• Indirect discrimination means putting in place a rule or policy or way of doing things that has a worse impact on someone with a protected characteristic than someone without one
  • Harassment is where there is unwanted behaviour related to a protected characteristic which has the purpose or effect of violating someone’s dignity or which creates a hostile, degrading, humiliating or offensive environment. It does not matter whether or not this effect was intended by the person responsible for the conduct
  • Associative discrimination is where the individual treated less favourably does not have a protected characteristic but is discriminated against because of their association with someone who does, e.g. the parent of a disabled child
  • Perceptive discrimination is where the individual discriminated against or harassed does not have a protected characteristic but they are perceived to have a protected characteristic
  • Third-party harassment occurs where an employee is harassed by a third party such as an FDCW stakeholder, due to a protected characteristic
  • Victimisation is treating someone unfavourably because they have taken some form of action relating to the Equality Act, i.e. because they have supported a complaint or raised a grievance under the Equality Act or because they are suspected of doing so. An employee is not protected from victimisation if they acted maliciously or made or supported an untrue complain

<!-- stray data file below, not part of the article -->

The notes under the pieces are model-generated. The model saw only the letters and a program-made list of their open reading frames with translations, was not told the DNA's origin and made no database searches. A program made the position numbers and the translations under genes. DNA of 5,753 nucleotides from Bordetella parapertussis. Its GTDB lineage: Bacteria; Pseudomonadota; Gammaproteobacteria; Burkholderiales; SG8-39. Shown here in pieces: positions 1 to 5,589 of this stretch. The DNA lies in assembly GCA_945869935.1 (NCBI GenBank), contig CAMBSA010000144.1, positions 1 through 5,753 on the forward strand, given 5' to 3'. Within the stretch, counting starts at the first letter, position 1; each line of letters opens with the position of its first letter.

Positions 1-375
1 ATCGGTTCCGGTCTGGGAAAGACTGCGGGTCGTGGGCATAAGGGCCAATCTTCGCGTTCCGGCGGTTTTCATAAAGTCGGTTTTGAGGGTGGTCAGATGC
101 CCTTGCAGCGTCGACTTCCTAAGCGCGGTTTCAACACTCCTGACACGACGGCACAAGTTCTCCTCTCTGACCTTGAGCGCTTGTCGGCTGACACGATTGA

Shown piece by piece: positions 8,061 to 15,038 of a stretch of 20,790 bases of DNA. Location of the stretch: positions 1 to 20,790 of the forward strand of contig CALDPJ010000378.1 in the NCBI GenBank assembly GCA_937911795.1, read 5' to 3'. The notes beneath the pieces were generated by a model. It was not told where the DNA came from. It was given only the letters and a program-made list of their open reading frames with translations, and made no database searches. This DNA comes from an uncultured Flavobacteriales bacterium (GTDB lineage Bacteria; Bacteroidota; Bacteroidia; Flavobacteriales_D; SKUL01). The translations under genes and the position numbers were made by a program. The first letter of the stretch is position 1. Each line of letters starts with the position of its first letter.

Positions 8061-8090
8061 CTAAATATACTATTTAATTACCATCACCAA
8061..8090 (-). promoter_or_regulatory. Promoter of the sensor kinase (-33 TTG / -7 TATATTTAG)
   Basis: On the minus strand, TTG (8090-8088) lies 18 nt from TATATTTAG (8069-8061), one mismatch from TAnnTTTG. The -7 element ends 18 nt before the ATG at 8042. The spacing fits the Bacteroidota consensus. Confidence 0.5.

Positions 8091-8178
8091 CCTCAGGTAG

• Failure to make reasonable adjustments is where a rule or policy or way of doing things has a worse impact on someone with a protected characteristic compared with someone who does not have that protected characteristic and the employer has failed to make reasonable adjustments to enable the disabled person to overcome the disadvantage

Equal Opportunities in Employment

FDCW will ensure that no-one seeking employment with, or employed by FDCW, whether paid or voluntary, is treated less favourably than any other person. FDCW will select new employees, contractors or volunteers on the basis of legitimate selection criteria, using objective assessment methods applied within anti-discriminatory recruitment and selection procedures.